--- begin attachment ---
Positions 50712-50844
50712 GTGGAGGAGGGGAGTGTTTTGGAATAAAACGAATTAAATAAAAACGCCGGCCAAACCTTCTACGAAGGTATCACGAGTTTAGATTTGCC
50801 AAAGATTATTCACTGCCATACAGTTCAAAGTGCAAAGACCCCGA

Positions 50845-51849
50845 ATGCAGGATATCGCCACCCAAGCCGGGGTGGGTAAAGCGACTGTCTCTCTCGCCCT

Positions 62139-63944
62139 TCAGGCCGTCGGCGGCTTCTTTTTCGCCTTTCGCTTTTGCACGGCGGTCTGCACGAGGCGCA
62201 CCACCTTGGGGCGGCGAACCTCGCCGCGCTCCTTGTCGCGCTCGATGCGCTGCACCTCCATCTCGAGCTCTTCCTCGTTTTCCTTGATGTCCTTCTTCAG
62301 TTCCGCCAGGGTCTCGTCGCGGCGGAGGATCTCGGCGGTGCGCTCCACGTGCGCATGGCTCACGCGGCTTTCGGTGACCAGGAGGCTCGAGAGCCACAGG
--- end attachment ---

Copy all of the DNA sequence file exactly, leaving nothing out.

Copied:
Positions 50712-50844
50712 GTGGAGGAGGGGAGTGTTTTGGAATAAAACGAATTAAATAAAAACGCCGGCCAAACCTTCTACGAAGGTATCACGAGTTTAGATTTGCC
50801 AAAGATTATTCACTGCCATACAGTTCAAAGTGCAAAGACCCCGA

Positions 50845-51849
50845 ATGCAGGATATCGCCACCCAAGCCGGGGTGGGTAAAGCGACTGTCTCTCTCGCCCT

Positions 62139-63944
62139 TCAGGCCGTCGGCGGCTTCTTTTTCGCCTTTCGCTTTTGCACGGCGGTCTGCACGAGGCGCA
62201 CCACCTTGGGGCGGCGAACCTCGCCGCGCTCCTTGTCGCGCTCGATGCGCTGCACCTCCATCTCGAGCTCTTCCTCGTTTTCCTTGATGTCCTTCTTCAG
62301 TTCCGCCAGGGTCTCGTCGCGGCGGAGGATCTCGGCGGTGCGCTCCACGTGCGCATGGCTCACGCGGCTTTCGGTGACCAGGAGGCTCGAGAGCCACAGG